Wyoming news briefs for July 26


Man sentenced to prison in wife’s shooting death

ROCK SPRINGS — Jason Lee Fletcher has been sentenced to eight to 14 years in prison in the shooting death of his wife Lena Fletcher on June 29, 2020, at their home in Clearview Acres. 

He appeared before Judge Richard Lavery for the July 19 argued sentencing hearing. In Wyoming, involuntary manslaughter is a felony punishable by imprisonment for up to 20 years. The prosecution argued for the maximum penalty, and the defense recommended a suspended five- to seven-year sentence with supervised probation including the possibility of a program including substance abuse treatment at the Casper Reentry Center. 

In announcing the sentence, Judge Lavery said that probation was not warranted and a period of incarceration was appropriate. 

Fletcher, 46, was found guilty of involuntary manslaughter during a jury trial in Sweetwater County Third District Court in April. He claimed that his wife accidentally shot herself, but prosecuting attorneys said the evidence told “a different story” — that Lena Fletcher could not have done it. The jury agreed. 

During final sentencing arguments, Sweetwater County Attorney Dan Erramouspe said he knew that Lena Fletcher was loved. He said that while people talked about what she wanted, “I can tell you Lena wanted to be alive.” 

She had defensive wounds in her hand, and that means you want to live, he said. 

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Camper fined for sloppy food storage

JACKSON — An Idaho woman whose carelessness with food at a Grand Teton National Park campsite helped put a young grizzly bear’s life in jeopardy must pay more than $5,800 in restitution.

U.S. Magistrate Judge Mark L. Carman in Mammoth Hot Springs handed down the sentence Tuesday. In addition to paying $5,826.99 for the misdemeanor offense of improper food storage, Belinda J. Arvidson will serve four years of unsupervised release.

The grizzly involved in the incident is No. 1028, believed, but not confirmed, to be the offspring of one of the park’s star bears, 610. Earlier this summer, the 2 1/2-year-old was relocated across Jackson Lake after being fed by visitors and getting into unattended trash and beverages.

In Arvidson’s case, a press release from acting U.S. Attorney L. Robert Murray said she “failed to properly store garbage and beverages resulting in a grizzly bear receiving a food reward.”

People camping in the area took photos and videos of the bear rummaging through trash and other food items at Arvidson’s campsite, the press release said. The site had signs about bears and proper food storage as well as bear boxes for storing food and other items.

“It could pose a danger to humans if the bear were to have another similar incident, and euthanizing the bear may become necessary,” the release said.

The dollar figure to be paid by Arvidson covers the National Park Service’s costs for the operation, including the cost of a GPS collar to track the bear’s movement.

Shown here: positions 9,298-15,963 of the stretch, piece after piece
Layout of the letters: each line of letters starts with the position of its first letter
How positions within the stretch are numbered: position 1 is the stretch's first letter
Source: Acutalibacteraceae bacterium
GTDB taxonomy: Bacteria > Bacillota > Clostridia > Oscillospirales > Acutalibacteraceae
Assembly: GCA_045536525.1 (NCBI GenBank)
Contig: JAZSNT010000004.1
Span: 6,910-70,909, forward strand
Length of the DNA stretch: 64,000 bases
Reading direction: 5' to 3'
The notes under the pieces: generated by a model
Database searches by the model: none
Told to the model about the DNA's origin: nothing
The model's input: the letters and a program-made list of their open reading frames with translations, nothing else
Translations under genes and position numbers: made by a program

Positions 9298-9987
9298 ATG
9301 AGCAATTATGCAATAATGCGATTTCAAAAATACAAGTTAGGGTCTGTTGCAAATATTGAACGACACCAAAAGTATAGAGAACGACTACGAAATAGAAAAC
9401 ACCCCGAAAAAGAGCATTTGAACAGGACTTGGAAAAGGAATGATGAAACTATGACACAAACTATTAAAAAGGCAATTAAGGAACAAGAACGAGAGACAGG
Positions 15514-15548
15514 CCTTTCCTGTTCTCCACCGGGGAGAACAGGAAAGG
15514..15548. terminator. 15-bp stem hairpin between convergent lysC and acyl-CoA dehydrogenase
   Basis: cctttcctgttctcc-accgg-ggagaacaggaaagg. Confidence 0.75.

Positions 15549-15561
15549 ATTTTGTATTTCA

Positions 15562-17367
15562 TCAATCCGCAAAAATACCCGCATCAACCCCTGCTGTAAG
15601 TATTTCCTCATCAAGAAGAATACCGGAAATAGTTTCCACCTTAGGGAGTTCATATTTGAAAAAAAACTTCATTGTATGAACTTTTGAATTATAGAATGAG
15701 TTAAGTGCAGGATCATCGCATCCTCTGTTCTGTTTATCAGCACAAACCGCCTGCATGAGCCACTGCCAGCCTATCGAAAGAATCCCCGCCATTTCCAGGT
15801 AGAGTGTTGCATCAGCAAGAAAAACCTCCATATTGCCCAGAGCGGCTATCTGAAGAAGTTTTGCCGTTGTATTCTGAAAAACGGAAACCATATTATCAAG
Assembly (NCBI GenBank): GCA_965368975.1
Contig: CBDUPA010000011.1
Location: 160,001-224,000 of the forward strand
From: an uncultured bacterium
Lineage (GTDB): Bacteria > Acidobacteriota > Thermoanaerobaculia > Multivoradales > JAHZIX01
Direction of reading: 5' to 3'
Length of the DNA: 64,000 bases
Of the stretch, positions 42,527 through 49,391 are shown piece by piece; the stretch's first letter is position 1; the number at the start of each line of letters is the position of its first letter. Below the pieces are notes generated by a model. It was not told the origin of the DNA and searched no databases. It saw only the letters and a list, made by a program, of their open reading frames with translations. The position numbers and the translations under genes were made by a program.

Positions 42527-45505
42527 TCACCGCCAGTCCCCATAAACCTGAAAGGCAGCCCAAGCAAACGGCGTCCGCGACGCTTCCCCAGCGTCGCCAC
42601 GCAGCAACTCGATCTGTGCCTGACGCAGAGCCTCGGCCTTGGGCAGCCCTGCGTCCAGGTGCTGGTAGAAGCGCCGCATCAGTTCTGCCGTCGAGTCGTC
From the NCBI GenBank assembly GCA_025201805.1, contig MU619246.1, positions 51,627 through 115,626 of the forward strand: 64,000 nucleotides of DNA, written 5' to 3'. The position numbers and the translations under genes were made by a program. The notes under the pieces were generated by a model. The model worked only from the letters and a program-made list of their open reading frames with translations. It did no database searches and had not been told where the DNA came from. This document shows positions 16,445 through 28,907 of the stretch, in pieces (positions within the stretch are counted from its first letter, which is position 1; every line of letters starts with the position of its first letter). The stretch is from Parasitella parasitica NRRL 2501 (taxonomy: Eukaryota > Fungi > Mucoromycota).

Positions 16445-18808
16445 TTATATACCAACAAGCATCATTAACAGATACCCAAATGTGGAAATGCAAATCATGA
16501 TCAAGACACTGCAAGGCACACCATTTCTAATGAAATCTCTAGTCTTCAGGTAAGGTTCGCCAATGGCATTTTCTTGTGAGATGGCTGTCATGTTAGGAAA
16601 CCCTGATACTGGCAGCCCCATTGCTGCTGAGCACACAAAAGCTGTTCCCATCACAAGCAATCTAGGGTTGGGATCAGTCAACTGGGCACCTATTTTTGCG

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Man killed in tractor rollover

RIVERTON — A 58-year-old Lander man died Thursday afternoon in an apparent accident, when his tractor rolled onto him. 

The Fremont County Coroner’s Office has declined to identify the man until Monday at the earliest, according to chief deputy coroner Erin Ivie. 

She was at the scene along with the newly appointed Fremont County Coroner Larry DeGraw.

The incident was reported at 2:22 Thursday afternoon from Mortimore Lane in Lander. 

Ivie told The Ranger on Friday that the incident is under investigation, but “no autopsy is warranted in this case.” 

Fremont County Undersheriff Mike Hutchison said the man was hauling a load of hay on a trailer, using a tractor. 

“It appears that as he went down an incline, or was on an incline of some kind, the trailer pushed the rear end of the tractor sideways, causing it to tip over, and he was pinned underneath.” 

The trailer bore “a lot of weight,” he said. 

The reporting party “came across” the man and called emergency personnel immediately. Responders confirmed that the man had died at the scene.

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Democratic Party head named Sweetwater treasurer

ROCK SPRINGS — A 4-1 vote appointed Joe Barbuto to serve as the Sweetwater County treasurer. 

The Sweetwater County Commission made the appointment on Tuesday. He was sworn in and started work on Wednesday. 

Following Treasurer Robb Slaughter’s resignation, the Sweetwater County Democratic Party put forward three nominees: Barbuto, Meghan Jensen, and Mike Masterson. 

Commissioners Roy Lloyd, Jeff Smith, Mary Thoman and Chairman Randal Wendling voted for Barbuto’s appointment. Commission Lauren Schoenfeld voted against the measure.

Prior to the appointment, Barbuto told the commissioners that if he was elected, he plans to run for the position in 2022. 

Barbuto said he started talking with Slaughter in May to get a feel for the job. He said he had management and leadership experience through his work in Wyoming politics and working at nonprofits.

Barbuto said Slaughter had told him that the Treasurer’s Office felt like a family, and it is his goal to continue that tradition and the high level of service it is known for.

Barbuto served in the Wyoming House of Representatives from 2009 until 2013 and was in April was elected to his third term as chairman of the Wyoming Democratic Party.

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